HUD ANNOUNCES NEW NOTE SALES UNDER EXPANDED
DISTRESSED ASSET STABILIZATION PROGRAM Upcoming sales to target hard-hit metro areas in L.A., Chicago, Southern Ohio, and North Carolina
WASHINGTON – For the second time this year, the U.S. Department of Housing and Urban Development (HUD) will sell thousands of severely delinquent mortgage loans insured by the Federal Housing Administration (FHA) as part of a broader effort to address the housing market’s shadow inventory and to target relief to areas experiencing high foreclosure activity. This summer, HUD will sell approximately 20,000 distressed loans through its expanded Distressed Asset Stabilization Program (DASP) to increase recoveries to FHA’s Mutual Mortgage Insurance (MMI) Fund from non-performing FHA-insured loans, while contributing to stabilization and recovery in some of the nation’s communities hit hardest by the housing crisis.
Like previous note sales, HUD’s offerings will be conducted through two auctions – on June 26th, the Department will sell approximately 15,000 notes through ‘national pools’ and on July 10th will offer approximately 5,000 notes through Neighborhood Stabilization Outcome (NSO) pools. The NSO pools will offer qualified bidders notes located in the following areas: Southern California, Chicago, southern Ohio (including Cincinnati, Columbus and Dayton), and the entire state of North Carolina. HUD is expanding the use of single-family loan sales through a competitive bidding process in which loan pools are sold to the highest bidder, including non-profit and community-based organizations.
“We’ve seen a tremendous response to our note sales which allow us to support particular areas of our country hard-hit by foreclosures while improving outcomes for FHA,” said FHA Commissioner Carol Galante. “These auctions allow us to continue stabilizing hard-hit housing markets and to improve FHA’s overall financial position at the same time.”
Under this program, severely delinquent FHA-insured loans are sold competitively at a market-determined price generally below the outstanding principal balance. Once the loan is purchased, foreclosure is delayed for a minimum of six additional months, during which time the new servicer can work with the borrower to find an affordable solution to avoid foreclosure. These loans are purchased at market rate, which is generally below the outstanding principal balance, giving the investor the incentive to take additional steps to help the borrower avoid foreclosure, including modifications that may include reduced principal balances.
HUD expects to sell more than 40,000 distressed loans this year through quarterly sales that reduce FHA’s total claims costs and increase recovery on losses to FHA’s Mutual Mortgage Insurance (MMI) Fund.
Last March, HUD sold more than 16,000 seriously delinquent mortgages. The first auction, conducted on March 21st, consisted of 12,476 non-performing loans in 10 different “national” pools with a combined unpaid principal balance of $2.2 billion. The second auction occurred on March 27th and consisted of nearly 4,000 loans in five different “Neighborhood Stabilization Outcome (NSO)” pools with a total of $635 million in unpaid principal balance. The NSO pools consisted of loans pooled in geographically concentrated areas and are accompanied by sale terms that promote neighborhood stability in hard-hit communities. NSO pools in the March sale were in the following geographic areas: Atlanta; Cleveland; Greater Orlando, Florida; Southeastern Florida (including Miami); and Southern California. See results from the March note sales.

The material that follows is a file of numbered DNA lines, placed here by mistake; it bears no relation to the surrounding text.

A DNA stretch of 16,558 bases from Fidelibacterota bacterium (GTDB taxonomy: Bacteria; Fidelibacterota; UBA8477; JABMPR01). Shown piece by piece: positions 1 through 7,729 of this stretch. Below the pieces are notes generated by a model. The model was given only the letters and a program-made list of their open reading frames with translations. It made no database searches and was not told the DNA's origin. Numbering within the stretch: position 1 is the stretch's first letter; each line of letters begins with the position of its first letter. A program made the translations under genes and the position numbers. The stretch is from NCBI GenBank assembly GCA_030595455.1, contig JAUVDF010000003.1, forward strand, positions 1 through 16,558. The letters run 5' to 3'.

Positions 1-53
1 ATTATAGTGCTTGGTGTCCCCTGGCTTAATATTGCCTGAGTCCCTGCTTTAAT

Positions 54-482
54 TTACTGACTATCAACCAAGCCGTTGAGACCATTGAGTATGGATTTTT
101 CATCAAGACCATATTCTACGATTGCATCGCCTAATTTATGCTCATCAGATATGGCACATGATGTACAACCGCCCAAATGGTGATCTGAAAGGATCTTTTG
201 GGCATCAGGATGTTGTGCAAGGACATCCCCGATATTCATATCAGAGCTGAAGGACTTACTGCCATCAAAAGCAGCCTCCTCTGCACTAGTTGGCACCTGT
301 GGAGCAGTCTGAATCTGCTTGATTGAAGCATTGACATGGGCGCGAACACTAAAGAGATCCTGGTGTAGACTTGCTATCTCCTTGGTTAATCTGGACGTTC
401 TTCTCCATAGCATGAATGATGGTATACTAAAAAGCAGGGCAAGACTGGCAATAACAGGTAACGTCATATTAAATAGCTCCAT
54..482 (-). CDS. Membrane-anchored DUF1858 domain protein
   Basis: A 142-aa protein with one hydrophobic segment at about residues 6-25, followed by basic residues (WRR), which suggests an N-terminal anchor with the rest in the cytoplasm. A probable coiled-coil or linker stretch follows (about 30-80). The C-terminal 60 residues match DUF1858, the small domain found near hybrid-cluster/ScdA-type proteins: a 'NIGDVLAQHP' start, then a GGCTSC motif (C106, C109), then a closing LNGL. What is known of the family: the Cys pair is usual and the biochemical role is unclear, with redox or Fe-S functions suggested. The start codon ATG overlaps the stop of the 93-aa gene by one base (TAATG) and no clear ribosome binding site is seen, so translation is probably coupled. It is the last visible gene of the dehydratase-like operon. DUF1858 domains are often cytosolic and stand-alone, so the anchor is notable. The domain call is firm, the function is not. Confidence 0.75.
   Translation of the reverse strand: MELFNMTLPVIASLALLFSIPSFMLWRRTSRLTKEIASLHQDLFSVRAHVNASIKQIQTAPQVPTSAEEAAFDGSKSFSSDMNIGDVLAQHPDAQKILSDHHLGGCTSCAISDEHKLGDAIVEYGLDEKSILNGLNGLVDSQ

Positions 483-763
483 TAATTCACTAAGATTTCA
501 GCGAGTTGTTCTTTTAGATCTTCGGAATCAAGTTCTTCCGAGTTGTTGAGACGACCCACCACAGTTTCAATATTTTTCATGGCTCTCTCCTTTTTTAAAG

Distressed Asset Stabilization Program
FHA’s note sales program was resumed in 2010 as a direct sale pilot program that allows pools of mortgages headed for foreclosure to be sold to qualified bidders and charges them with helping to bring the loan out of default. In many cases, this is a less expensive alternative to foreclosure and sale as a real estate-owned (REO) property. An FHA servicer can place a loan into the loan pool if the following criteria are met:
The borrower is at least six months delinquent on their mortgage;
The servicer has exhausted all steps in the FHA loss mitigation process; and
The servicer has initiated foreclosure proceedings;
Last year, as part of an effort to address its seriously delinquent loan portfolio, FHA announced that, over the next several years, it would significantly increase the number of loans it makes available for purchase as well as add a new neighborhood stabilization pool to encourage investment in communities hardest hit by the foreclosure crisis. The “Neighborhood Stabilization Outcome” (NSO) pools, as an additional safeguard in distressed communities, require that no more than 50 percent of the loans within a purchased pool be marketed as real-estate owned (REO) properties and – if the servicer and borrower are unable to avoid taking the loan through foreclosure – that the servicer achieve some other neighborhood stabilizing outcome, which may include holding the property for rental for at least three years.
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